Jarvis v. Drake, No. 66434

CourtUnited States State Supreme Court of Kansas
Writing for the CourtALLEGRUCCI
Citation830 P.2d 23,250 Kan. 645
PartiesLaurence M. JARVIS, Appellant/Cross-appellee, v. Terry W. DRAKE, Appellee/Cross-appellant.
Docket NumberNo. 66434
Decision Date10 April 1992

Page 23

830 P.2d 23
250 Kan. 645
Laurence M. JARVIS, Appellant/Cross-appellee,
v.
Terry W. DRAKE, Appellee/Cross-appellant.
No. 66434.
Supreme Court of Kansas.
April 10, 1992.
Syllabus by the Court

1. The immunity granted in Supreme Court Rule 223 (1991 Kan.Ct.R.Annot. 172) in an attorney disciplinary proceeding is

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absolute and precludes a civil action by an attorney against a complainant.

2. Supreme Court Rule 223 (1991 Kan.Ct.R.Annot. 172) is rationally related to a legitimate governmental objective of effectively regulating the conduct of the bar and protecting the public interest and, thus, is not a violation of the equal protection guarantee of the United States Constitution.

3. The record is examined in an action for malicious prosecution, libel, and tortious interference with contract brought by an attorney against the complainant in an attorney disciplinary proceeding, and it is held that the district court did not err in (1) granting summary judgment to the complainant, and (2) denying the complainant's request for attorney fees.

Laurence M. Jarvis, of Laurence M. Jarvis, Chartered, of Kansas City, argued the cause and was on the brief for appellant/cross-appellee pro se.

Bill L. Klapper, of Turner, Vader & Koch, Chtd., of Kansas City, argued the cause and was on the brief for appellee/cross-appellant.

ALLEGRUCCI, Justice:

Laurence M. Jarvis, an attorney, filed this action against the defendant, Terry W. Drake, to recover for malicious prosecution, libel, and tortious interference with contract. The district court concluded that Drake was immune from suit and entered summary judgment in his favor. Jarvis appeals from the district court's entry of summary judgment. Drake cross-appeals from the district court's denial of his request for attorney fees. The appeal was transferred from the Court of Appeals to this court by order of the court on January 7, 1992.

[250 Kan. 646] Because it is the district court's entry of summary judgment in favor of Drake which is challenged on appeal, this court must read the record in the light most favorable to Jarvis. McAlister v. Atlantic Richfield Co., 233 Kan. 252, Syl. p 4, 662 P.2d 1203 (1983). The facts, therefore, are related in that light.

Jarvis is an attorney who practices in Wyandotte County, Kansas. Among his clients is Judith Drake, the former wife of defendant Terry Drake. On behalf of Judith Drake, Jarvis sought to recover from Terry Drake unpaid child support and insurance reimbursement payments and to obtain an increase in child support payments.

In May 1989 Terry Drake wrote a letter to the office of the disciplinary administrator, alleging the following against Jarvis: (1) twice meeting in secret with the administrative hearing officer who handled the Drake divorce; (2) requesting the Internal Revenue Service to investigate Terry Drake; and (3) wrongfully filing a garnishment on Terry Drake's wages and doing so without authority from Judith Drake. Jarvis alleges that Drake knew these allegations were false when he made them.

After an investigation of Drake's allegations, his complaint was dismissed by the disciplinary administrator for lack of probable cause.

Jarvis filed a petition against Drake in the District Court of Wyandotte County, seeking to recover for malicious prosecution and libel. He later was allowed to amend his petition to add a charge of tortious interference with contract. Jarvis alleged that Drake "maliciously, wrongfully, intentionally, and without probable cause file[d] false, serious, and groundless charges against [him]."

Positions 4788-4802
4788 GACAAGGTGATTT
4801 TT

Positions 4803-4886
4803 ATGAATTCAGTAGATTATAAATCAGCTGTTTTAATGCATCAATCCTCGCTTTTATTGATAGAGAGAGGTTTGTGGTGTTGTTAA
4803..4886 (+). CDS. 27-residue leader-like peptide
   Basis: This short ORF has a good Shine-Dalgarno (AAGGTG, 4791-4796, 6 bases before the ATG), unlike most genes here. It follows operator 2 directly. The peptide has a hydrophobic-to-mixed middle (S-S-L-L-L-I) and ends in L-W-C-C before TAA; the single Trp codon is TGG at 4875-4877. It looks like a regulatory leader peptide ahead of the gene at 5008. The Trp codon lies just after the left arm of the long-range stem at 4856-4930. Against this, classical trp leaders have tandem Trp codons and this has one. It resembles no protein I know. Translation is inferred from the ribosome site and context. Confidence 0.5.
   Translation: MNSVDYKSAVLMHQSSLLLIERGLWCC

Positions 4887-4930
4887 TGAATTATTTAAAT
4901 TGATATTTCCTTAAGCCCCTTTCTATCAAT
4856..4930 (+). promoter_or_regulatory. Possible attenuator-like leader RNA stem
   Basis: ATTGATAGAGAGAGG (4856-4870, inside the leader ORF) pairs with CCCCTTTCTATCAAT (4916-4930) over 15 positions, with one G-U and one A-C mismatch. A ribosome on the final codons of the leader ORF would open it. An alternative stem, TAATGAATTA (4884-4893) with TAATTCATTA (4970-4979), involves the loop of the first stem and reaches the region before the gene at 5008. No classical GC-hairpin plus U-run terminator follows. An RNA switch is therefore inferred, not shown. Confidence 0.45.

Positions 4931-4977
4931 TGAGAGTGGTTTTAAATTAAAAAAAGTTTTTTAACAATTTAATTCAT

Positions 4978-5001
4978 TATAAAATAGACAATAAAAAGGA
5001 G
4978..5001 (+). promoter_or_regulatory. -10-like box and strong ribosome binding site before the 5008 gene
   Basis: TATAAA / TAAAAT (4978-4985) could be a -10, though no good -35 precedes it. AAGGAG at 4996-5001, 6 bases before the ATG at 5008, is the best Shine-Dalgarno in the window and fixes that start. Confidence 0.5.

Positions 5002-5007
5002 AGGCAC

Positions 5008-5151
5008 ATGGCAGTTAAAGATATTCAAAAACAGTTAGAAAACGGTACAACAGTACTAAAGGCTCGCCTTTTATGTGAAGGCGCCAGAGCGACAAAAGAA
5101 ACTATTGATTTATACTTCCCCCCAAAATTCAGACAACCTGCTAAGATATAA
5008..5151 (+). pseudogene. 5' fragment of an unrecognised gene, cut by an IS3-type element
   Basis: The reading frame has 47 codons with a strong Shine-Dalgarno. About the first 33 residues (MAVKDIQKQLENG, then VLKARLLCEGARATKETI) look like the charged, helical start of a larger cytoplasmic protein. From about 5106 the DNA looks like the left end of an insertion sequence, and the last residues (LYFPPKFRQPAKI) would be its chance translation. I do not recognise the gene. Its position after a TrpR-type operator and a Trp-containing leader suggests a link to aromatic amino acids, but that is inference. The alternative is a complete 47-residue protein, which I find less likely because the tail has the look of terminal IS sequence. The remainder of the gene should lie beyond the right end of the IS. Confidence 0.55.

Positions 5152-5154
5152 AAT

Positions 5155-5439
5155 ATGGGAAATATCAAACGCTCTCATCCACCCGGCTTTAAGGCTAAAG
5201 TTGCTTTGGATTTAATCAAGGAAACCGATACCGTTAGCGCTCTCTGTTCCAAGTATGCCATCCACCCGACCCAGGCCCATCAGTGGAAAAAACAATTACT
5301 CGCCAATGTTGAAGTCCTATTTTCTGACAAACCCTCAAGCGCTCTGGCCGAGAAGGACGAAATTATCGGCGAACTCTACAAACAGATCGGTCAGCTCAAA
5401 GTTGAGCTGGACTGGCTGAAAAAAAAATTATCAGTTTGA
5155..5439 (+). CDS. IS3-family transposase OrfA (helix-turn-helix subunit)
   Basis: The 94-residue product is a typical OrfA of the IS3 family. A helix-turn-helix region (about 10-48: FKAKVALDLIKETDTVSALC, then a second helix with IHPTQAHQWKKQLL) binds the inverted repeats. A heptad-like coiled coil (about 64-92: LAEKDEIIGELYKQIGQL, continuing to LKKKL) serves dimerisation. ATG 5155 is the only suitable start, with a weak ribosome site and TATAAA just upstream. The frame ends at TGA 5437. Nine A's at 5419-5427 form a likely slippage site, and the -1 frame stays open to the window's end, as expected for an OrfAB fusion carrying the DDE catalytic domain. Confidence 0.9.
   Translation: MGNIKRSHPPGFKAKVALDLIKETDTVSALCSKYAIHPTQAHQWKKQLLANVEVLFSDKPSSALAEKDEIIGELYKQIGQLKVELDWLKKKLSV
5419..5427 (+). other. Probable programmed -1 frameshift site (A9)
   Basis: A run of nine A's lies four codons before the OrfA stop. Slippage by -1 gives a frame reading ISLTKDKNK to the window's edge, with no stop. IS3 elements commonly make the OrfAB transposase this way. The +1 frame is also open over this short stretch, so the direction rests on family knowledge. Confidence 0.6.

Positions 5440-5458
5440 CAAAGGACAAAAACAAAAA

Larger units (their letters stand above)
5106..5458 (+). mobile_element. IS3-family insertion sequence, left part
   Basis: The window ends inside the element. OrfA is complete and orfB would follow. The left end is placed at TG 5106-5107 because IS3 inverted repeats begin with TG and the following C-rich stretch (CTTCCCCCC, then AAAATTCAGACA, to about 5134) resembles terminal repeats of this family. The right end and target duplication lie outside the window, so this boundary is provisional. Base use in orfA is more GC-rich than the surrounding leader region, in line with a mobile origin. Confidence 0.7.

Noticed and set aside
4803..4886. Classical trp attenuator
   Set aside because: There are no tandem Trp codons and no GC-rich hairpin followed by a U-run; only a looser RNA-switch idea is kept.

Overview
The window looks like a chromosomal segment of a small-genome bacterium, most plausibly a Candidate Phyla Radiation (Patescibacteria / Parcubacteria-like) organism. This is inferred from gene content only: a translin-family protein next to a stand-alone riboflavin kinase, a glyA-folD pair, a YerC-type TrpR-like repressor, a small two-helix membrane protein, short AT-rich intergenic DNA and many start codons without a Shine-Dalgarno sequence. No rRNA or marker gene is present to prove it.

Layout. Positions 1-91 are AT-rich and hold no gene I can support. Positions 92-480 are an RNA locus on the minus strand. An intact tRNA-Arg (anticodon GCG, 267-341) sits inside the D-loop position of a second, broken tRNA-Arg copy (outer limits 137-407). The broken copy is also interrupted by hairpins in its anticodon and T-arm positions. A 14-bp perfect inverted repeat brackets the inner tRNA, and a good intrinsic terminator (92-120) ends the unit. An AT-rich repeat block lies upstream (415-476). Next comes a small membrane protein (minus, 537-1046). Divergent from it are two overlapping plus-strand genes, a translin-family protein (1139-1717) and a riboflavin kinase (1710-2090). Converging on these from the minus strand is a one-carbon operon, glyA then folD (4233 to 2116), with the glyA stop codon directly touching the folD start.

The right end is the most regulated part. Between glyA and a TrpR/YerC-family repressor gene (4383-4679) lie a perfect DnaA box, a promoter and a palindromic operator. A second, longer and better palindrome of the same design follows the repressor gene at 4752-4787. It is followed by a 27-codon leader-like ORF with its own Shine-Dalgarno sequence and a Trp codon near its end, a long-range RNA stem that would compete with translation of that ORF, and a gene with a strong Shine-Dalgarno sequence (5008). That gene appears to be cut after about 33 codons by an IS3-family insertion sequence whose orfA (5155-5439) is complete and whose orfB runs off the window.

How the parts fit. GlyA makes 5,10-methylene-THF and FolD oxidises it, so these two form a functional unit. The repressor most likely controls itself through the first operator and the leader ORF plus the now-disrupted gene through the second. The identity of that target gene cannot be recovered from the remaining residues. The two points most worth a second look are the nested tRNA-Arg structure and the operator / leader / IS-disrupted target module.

Drake filed a motion for summary judgment on the ground that at all times pertinent to the allegations he was cloaked with immunity. The district court granted Drake's motion for summary judgment and affirmed its own ruling upon consideration of Jarvis' motion for rehearing.

Drake requested that the district court award to him the amount of the attorney fees expended in defense of Jarvis' allegations. The district court declined to award attorney fees.

We first consider if the district court erred in granting summary judgment

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in favor of defendant on the ground that he is immune [250 Kan. 647] from suit under Supreme Court Rule 223 (1991 Kan.Ct.R.Annot. 172). Supreme Court Rule 223, entitled "Immunity," states as follows:

"Complaints, reports, or testimony in the course of disciplinary proceedings under these Rules shall be deemed to be made in the course of judicial proceedings. All participants shall be entitled to judicial immunity and all rights, privileges and immunities afforded public officials and other participants in actions filed in the courts of this state."

The only case which interprets this rule involves a different issue--self-incrimination. State v. Savaiano, 234 Kan. 268, 271-74, 670 P.2d 1359 (1983).

In 1988, Rule 223 was amended to add the words, "judicial immunity and," in the second sentence. Thus, before the amendment, all participants in disciplinary proceedings were entitled to "immunities afforded public officials and other participants in actions filed in the courts of this state." 1987 Kan.Ct.R.Annot. 121. After the amendment, all participants in disciplinary proceedings are entitled to "judicial immunity" as well as "immunities afforded public officials and other participants in actions filed in the courts of this state." 1991 Kan.Ct.R.Annot. 172.

When called as a witness at the hearing on Drake's motion for summary judgment, Bruce Miller, Disciplinary Administrator for the State of Kansas, testified that the addition of "judicial immunity" to Rule 223 was intended to increase or strengthen the protection afforded participants in disciplinary proceedings. He testified that: